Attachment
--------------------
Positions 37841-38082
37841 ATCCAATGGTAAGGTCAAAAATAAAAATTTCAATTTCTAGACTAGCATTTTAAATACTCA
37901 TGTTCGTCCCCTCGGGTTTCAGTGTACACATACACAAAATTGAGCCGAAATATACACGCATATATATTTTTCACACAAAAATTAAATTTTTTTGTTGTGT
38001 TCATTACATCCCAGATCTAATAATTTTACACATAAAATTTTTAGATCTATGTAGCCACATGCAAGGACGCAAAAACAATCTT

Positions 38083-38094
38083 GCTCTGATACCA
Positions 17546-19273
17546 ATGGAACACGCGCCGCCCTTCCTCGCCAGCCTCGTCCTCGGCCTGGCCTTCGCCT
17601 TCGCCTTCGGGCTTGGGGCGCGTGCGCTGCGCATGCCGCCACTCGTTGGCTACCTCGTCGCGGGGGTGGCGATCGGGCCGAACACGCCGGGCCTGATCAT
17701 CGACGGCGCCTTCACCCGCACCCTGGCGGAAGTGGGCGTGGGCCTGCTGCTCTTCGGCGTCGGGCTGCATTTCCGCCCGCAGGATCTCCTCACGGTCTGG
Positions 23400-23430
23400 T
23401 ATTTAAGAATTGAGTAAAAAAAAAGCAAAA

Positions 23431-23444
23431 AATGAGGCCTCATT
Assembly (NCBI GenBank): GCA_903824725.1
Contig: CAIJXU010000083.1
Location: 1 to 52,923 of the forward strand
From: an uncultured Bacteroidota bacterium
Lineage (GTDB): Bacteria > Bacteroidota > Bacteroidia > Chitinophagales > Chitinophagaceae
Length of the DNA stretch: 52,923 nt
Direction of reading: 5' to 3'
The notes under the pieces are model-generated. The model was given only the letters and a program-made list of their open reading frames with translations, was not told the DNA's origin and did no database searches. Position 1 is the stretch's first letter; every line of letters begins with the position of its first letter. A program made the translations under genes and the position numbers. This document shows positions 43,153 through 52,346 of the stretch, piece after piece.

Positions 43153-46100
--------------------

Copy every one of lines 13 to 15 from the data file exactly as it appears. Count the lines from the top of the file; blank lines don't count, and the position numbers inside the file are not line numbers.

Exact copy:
23401 ATTTAAGAATTGAGTAAAAAAAAAGCAAAA

Positions 23431-23444
23431 AATGAGGCCTCATT